But accounting for emissions from consumption comes with challenges. It requires tracing the point of origin of imported products, often in countries with less stringent emission inventories. There are two types of modelling we can use to support consumption-based analysis. Life cycle assessment starts with a product – say an apple or packet of milk powder – and tracks the entire supply chain back through the retail, distribution and agricultural production. Other models integrate environmental and economic data across multiple regions.
Such data and the insights we glean from both production and consumption accounting could guide future climate policies to enable New Zealand to reduce emissions both within the country and internationally.

Climate explained: why countries don’t count emissions from goods they import

This is the discussion being had – namely, how to account for both carbon emissions produced and carbon emissions consumed:

How do CO2 emissions compare when we adjust for trade? – Our World in Data

It is quite revealing, if not rather embarrassing – especially as this has been known for some time, as this BBC report from 2011 shows:

Carbon emissions ‘hidden’ in imported goods revealed

The extent of carbon dioxide (CO2) emissions “hidden” in imported goods is growing, according to two studies. Official data do not include emissions from making imported goods but both sets of researchers say they should.
The Proceedings of the National Academy of Sciences reports 26% of global emissions come from producing goods for trade. The Carbon Trust found such “embedded” CO2 could negate domestic carbon cuts planned in the UK up to 2025.
Researchers want all nations to publish their data on embedded emissions. Glen Peters of research group Cicero, lead authors of the PNAS report, told BBC News: “There is a degree of delusion about emissions cuts in developed nations. They are not really cuts at all if countries are simply buying in products they used to manufacture. We really need all countries to be developing and publishing the full extent of their emissions, whether they are produced domestically or outsourced through traded goods.”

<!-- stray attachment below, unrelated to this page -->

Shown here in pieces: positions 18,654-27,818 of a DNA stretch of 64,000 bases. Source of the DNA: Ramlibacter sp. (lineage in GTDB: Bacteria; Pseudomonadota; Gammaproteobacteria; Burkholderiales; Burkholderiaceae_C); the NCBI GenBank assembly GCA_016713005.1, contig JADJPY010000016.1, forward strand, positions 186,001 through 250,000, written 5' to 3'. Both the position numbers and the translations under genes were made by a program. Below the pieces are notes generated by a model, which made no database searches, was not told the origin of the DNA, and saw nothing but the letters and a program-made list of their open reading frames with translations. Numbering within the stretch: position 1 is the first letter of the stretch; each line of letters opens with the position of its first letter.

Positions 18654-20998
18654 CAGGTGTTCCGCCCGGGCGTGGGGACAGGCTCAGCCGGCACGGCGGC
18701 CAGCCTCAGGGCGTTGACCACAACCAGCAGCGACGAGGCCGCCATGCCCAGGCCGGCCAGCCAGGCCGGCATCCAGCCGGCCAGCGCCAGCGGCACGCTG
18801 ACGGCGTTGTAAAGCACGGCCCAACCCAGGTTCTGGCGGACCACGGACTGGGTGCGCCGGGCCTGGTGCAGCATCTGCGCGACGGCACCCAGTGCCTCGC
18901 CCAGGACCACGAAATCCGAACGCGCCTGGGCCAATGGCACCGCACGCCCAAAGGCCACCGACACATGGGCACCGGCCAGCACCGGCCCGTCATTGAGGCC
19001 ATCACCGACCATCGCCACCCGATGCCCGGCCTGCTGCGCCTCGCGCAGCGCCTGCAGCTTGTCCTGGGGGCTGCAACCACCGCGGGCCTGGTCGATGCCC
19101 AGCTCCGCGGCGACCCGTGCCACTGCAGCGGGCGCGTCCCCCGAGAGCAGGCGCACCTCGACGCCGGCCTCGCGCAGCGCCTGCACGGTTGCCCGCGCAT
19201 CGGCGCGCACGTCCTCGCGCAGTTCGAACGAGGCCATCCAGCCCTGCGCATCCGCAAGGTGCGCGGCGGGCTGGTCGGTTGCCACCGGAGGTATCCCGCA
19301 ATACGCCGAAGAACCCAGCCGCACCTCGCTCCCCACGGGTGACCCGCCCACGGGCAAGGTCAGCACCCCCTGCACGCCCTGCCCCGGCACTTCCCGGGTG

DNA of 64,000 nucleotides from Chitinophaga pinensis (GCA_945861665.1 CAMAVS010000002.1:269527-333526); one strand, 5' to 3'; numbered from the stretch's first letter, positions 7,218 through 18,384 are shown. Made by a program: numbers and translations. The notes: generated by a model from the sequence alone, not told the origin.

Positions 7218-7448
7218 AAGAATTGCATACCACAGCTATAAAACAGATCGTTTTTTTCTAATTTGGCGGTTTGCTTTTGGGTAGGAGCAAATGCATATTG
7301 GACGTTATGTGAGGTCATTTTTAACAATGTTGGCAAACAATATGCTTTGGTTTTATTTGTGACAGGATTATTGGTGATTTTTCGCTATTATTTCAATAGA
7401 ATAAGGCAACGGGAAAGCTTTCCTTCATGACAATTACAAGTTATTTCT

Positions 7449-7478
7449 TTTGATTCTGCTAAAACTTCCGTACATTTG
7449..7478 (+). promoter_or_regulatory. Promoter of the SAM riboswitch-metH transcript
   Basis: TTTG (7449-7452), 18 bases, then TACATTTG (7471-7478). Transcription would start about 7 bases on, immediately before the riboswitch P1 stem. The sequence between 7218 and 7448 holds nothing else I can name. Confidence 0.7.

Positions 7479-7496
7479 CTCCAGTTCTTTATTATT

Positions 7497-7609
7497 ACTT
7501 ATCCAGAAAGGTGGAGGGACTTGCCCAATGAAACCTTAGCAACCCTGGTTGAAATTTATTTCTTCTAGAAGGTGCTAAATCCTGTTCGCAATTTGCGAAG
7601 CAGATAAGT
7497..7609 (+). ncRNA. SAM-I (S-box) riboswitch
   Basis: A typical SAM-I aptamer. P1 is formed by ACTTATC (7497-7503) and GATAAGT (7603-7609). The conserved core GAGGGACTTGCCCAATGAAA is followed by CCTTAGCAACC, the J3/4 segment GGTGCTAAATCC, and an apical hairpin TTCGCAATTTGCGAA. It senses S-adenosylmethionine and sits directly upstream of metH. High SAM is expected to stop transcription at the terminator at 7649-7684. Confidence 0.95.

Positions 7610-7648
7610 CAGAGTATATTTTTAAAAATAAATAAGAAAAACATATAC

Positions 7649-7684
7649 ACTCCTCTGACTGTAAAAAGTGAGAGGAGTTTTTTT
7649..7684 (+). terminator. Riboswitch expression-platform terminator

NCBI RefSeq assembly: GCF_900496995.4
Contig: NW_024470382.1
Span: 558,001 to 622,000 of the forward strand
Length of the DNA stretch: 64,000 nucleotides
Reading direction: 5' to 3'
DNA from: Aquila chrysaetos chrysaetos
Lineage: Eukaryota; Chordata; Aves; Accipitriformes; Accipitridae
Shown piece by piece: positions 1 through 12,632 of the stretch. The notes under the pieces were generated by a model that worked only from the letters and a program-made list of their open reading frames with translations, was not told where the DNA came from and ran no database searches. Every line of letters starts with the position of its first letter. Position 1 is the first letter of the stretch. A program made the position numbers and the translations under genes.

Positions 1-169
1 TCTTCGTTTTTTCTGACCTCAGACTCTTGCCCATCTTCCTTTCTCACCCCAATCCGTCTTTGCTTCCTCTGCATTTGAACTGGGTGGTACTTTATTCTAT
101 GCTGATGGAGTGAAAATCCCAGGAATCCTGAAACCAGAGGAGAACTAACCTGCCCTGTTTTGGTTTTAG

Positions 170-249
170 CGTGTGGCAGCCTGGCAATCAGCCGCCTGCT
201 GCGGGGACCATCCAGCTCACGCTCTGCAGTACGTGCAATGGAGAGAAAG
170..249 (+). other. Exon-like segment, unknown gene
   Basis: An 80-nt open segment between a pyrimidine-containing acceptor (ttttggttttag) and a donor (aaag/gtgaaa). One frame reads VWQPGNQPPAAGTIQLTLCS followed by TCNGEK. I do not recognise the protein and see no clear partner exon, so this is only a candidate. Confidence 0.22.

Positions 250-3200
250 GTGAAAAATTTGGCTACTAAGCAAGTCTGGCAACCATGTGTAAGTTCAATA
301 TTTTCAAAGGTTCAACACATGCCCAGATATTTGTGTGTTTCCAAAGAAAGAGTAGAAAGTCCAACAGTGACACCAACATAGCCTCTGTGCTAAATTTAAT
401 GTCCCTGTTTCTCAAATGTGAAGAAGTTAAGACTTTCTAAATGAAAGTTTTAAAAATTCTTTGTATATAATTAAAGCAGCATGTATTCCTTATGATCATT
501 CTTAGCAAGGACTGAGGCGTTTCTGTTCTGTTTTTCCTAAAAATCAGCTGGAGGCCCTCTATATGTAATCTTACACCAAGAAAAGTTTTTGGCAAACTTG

The issue of embedded (or outsourced) carbon emissions has been recognised for several years, and the methodology to track emissions pathways is developing.

Carbon emissions ‘hidden’ in imported goods revealed – BBC News

Here’s a study from last year, as reported by the Guardian:

Half UK’s true carbon footprint created abroad, research finds
Half of real carbon footprint comes from ‘invisible’ cost of goods made overseas – study

The government is committed to cutting the UK’s carbon output to net zero by 2050, and emissions have been falling for the past three decades. But that does not take into account the “invisible” side of Britain’s carbon footprint, which comes from international travel and the carbon produced overseas to make goods that are used here.
About half of Britain’s true carbon footprint is made up of these sources, according to a report from the conservation charity WWF…The carbon associated with the manufacture of imported goods appears in the carbon accounts of the manufacturing country. However, some countries have less stringent carbon targets than others, and developing countries may struggle to use low-carbon methods as they pursue economic growth. International aviation is not covered by countries’ national carbon targets, under the UN climate talks and the Paris agreement.
“If all other countries were going for net zero too, then this [invisible carbon footprint] wouldn’t be a problem,” said the author of the report, John Barrett, a professor of energy and climate policy at the University of Leeds. “The UK should be showing leadership.”
Policies to ensure that goods allowed to be imported had a lower carbon footprint – such as requirements on the efficiency, repairability and recycling of electric and electronic goods – could have a major impact on the invisible side of Britain’s carbon footprint, he added. Exporters would have an incentive to reduce their carbon footprint and the emissions associated with using their goods.
The question of how to account for the emissions associated with imports is a vexed and polarising one, with some green campaigners arguing that developed countries should accept responsibility for emissions generated overseas, while other economists point out that the manufacturing countries have been paid for the goods.

Half UK’s true carbon footprint created abroad, research finds | Green politics | The Guardian

It is indeed a very ‘vexed’ question:

What is a carbon border tax and what does it mean for trade? | World Economic Forum

With the Center for American Progress questioning proposals from the EU to tax imported embedded carbon:

What the European Union’s Proposed Trade Tax on Carbon Means for the United States – Center for American Progress

   
© Vision Group for Sidmouth 2005-2022